Newly elected United Kingdom Independence Party MP Douglas Carswell, left, poses with party leader Nigel Farage outside their office in Clacton-on-Sea in eastern England on Friday. Reuters

LONDON—Prime Minister David Cameron ’s Conservative Party sought to counter the electoral success of the U.K. Independence Party by issuing a fresh warning Friday that a vote for the right-wing rival would make it easier for the main opposition Labour Party to win May’s general election.

Results announced by electoral officials early Friday confirmed UKIP had won its first elected seat in the U.K. parliament in a contest held in the previously Conservative coastal town of Clacton-on-Sea.

UKIP, which wants Britain to leave the European Union, came a close second to Labour in another by-election in the northwestern constituency of Heywood and Middleton

UKIP’s success highlights the growing threat it poses to the two largest parties, with just seven months to go before the nation goes to the polls. While it remains small, it could drain support from the established parties in closely-fought seats.

In Clacton, Douglas Carswell, who had held the seat for Mr. Cameron’s Conservative Party since 2005 but defected to UKIP in August, took 21,113 votes, or 60% of the total cast during the contest on Thursday—which was also Mr. Cameron’s birthday. Although Labour won in Heywood, in its traditional heartland, the results were a close call—Labour attracted just 617 more votes than UKIP.

The Conservatives on Friday sought to shore up support from voters considering voting for UKIP. “Last night proved a simple truth: while UKIP say they take votes from all parties, they cost the Conservative Party seats,” said Conservative Party Chairman Grant Shapps in an email to party members. “That means a vote for UKIP puts Labour closer to winning the election and [Labour leader] Ed Miliband closer to Number 10,” Mr. Shapps said.

Mr. Shapps wasn’t immediately for available for comment. Mr. Cameron and the Conservatives have argued that theirs is the only party that has a chance of winning the election that is offering a referendum on Britain’s EU membership.

Mr. Miliband criticized the Tories, saying they had lost in their own backyard in Clacton and were in retreat in the northwest. However, the Heywood vote suggested Labour are also vulnerable to UKIP which is making a concerted effort to woo blue-collar voters.

“There won’t be a shred of complacency from us as we reach out to all those voters who didn’t vote Labour and those who didn’t vote at all,” Mr. Miliband said in an interview with the British Broadcasting Corporation.

U.K. voters frequently take advantage of midterm by-elections to register displeasure with incumbent parties, making the contests an unreliable guide for what will happen at a general election. Nevertheless, UKIP’s Clacton victory is likely to boost the party’s credibility with its first elected representative in Westminster and give it a national platform ahead of 2015.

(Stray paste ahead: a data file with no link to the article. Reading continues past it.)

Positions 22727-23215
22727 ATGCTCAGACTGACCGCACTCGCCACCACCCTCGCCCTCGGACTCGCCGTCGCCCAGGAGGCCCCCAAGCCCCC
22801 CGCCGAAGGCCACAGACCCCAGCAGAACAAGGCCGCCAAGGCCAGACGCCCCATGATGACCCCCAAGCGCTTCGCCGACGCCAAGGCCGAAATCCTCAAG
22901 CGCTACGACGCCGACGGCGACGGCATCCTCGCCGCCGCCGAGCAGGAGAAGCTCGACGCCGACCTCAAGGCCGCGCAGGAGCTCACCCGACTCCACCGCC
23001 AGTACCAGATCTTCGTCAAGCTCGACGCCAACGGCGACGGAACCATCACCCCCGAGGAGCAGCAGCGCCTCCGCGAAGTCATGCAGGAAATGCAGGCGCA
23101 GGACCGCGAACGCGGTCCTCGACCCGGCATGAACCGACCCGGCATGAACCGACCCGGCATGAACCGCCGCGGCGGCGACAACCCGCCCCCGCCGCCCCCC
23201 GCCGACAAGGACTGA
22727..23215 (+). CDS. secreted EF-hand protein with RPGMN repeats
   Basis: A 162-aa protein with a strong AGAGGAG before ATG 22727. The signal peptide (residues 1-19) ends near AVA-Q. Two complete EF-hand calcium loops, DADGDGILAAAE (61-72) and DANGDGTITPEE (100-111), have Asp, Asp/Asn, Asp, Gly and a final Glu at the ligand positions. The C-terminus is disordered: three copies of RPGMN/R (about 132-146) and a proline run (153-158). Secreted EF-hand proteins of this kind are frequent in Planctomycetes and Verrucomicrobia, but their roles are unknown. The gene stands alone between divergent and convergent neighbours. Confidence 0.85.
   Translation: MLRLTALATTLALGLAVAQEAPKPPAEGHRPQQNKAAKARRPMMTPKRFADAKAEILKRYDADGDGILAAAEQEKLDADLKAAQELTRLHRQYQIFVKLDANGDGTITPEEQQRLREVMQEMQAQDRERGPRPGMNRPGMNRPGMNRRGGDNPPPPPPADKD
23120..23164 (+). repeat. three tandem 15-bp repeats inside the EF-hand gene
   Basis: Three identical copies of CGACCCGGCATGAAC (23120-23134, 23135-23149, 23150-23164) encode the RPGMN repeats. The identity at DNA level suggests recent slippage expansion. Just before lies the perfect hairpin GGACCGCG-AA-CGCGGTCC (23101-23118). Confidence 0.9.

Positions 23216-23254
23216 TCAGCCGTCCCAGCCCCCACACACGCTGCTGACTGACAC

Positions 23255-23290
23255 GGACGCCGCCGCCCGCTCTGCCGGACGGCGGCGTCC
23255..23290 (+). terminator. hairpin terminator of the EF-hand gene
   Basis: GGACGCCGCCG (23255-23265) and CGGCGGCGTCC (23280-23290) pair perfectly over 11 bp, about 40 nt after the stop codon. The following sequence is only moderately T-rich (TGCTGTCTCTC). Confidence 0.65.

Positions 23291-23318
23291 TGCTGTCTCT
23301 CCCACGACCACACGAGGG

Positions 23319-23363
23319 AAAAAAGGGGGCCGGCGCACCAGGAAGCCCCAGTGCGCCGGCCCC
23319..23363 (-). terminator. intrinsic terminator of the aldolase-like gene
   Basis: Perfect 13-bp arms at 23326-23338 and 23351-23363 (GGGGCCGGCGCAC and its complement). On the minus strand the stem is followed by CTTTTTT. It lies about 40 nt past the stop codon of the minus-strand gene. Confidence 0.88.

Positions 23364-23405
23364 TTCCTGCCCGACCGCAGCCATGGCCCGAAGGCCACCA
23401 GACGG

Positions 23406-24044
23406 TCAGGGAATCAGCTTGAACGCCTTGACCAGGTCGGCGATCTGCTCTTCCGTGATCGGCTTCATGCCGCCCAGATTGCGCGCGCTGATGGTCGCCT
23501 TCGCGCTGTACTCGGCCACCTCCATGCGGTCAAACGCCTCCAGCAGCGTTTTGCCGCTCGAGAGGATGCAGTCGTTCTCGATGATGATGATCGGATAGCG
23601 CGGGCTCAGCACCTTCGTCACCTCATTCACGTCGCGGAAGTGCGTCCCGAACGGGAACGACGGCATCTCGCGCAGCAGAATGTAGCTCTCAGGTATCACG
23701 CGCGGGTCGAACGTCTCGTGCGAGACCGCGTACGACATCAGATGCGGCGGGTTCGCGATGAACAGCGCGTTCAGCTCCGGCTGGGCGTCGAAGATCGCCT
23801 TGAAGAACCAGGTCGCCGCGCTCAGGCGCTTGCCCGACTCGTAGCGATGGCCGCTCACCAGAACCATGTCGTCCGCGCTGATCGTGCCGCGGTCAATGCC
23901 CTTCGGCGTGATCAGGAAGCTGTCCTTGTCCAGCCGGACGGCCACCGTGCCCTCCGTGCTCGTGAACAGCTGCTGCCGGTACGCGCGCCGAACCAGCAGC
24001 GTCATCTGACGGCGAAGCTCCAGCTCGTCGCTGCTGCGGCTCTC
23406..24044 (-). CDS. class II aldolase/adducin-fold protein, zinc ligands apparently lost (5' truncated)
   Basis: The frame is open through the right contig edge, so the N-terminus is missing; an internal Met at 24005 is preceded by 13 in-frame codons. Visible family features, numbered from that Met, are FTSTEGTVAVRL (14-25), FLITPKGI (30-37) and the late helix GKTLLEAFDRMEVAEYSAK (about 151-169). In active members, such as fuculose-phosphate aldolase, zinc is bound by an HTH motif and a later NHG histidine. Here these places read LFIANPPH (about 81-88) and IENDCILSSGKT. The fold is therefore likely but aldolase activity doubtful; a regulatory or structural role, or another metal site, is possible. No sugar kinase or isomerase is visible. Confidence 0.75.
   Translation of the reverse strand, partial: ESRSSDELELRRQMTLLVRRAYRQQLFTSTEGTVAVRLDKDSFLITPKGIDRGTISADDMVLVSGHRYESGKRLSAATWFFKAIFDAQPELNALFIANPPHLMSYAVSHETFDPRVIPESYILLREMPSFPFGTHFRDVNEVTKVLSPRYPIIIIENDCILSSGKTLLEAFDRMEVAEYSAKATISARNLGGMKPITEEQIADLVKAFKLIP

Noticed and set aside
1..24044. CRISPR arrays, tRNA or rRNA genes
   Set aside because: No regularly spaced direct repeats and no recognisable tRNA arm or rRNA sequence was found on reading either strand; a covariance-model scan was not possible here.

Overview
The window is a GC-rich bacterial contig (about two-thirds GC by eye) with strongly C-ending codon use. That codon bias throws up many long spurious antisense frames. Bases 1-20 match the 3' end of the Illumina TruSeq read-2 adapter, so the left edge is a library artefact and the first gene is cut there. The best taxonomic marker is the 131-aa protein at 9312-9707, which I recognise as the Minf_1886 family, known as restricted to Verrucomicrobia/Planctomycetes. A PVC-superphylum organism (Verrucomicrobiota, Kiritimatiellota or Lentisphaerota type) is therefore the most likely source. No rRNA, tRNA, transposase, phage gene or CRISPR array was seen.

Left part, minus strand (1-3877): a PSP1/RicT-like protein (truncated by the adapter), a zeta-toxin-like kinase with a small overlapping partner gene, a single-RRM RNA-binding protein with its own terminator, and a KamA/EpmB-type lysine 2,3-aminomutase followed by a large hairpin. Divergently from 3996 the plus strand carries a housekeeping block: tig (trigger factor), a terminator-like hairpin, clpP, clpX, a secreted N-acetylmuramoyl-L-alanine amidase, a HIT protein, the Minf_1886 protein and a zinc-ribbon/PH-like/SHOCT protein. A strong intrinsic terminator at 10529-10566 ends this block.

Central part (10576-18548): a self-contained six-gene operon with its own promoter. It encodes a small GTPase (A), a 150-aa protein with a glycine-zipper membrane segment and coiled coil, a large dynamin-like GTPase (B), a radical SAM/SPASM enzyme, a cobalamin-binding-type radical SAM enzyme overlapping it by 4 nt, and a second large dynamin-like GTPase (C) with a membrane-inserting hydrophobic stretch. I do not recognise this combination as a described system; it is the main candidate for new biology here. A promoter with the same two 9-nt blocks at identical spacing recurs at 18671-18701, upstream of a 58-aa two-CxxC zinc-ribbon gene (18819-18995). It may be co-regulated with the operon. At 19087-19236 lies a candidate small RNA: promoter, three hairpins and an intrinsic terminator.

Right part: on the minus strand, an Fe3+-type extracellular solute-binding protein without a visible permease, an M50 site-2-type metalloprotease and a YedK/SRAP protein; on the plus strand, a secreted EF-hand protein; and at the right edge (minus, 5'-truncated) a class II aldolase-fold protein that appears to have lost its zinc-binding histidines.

The focus now shifts to a by-election in Rochester and Strood, a constituency in England’s southeast, where another former Conservative lawmaker, Mark Reckless, is due to stand as a UKIP candidate. The contest, which is expected to take place in a few weeks’ time, will be closely watched to see if UKIP can replicate its success. Messrs. Reckless and Carswell both hailed from the vocal and rebellious euroskeptic wing of the Conservative Party, many of whom believe the U.K. is better off outside the EU.

A poll published last weekend suggested UKIP could win in Rochester. That was given added impetus on Friday by bookmakers Paddy Power, which slashed the odds on a UKIP win in the southeastern constituency. It cut the odds of Mr. Reckless winning to 2-to-7 from 4-to11. The bookie also reduced its odds on other UKIP target seats in the May general election including South Thanet, where UKIP leader Nigel Farage is planning to run.

However, while the electorate of Clacton, with its high proportion of elderly and working class voters, was seen as fertile ground for UKIP’s tough stance against the EU, immigration and political establishment, Rochester is seen as more socially mixed and is likely to present a bigger challenge. Mr. Cameron has said it is a “vital” by-election campaign for the Conservatives.

Mr. Farage, in an interview with The Wall Street Journal Friday, said it had been a good couple of days for UKIP and, while confident, he acknowledged Rochester was a tougher battle on paper. The UKIP leader was heading to Rochester on Saturday to canvas voters there all weekend in what the party leader described as a “tough, take-no-prisoners campaign.”

Thursday’s by-elections showed there was a desire for change from the main three political parties led by career politicians, Mr. Farage said. Voters felt let down by the ruling class and had seen their communities change beyond all recognition as a result of open-door EU immigration, among other complaints, he said.

Write to Nicholas Winning at nick.winning@wsj.com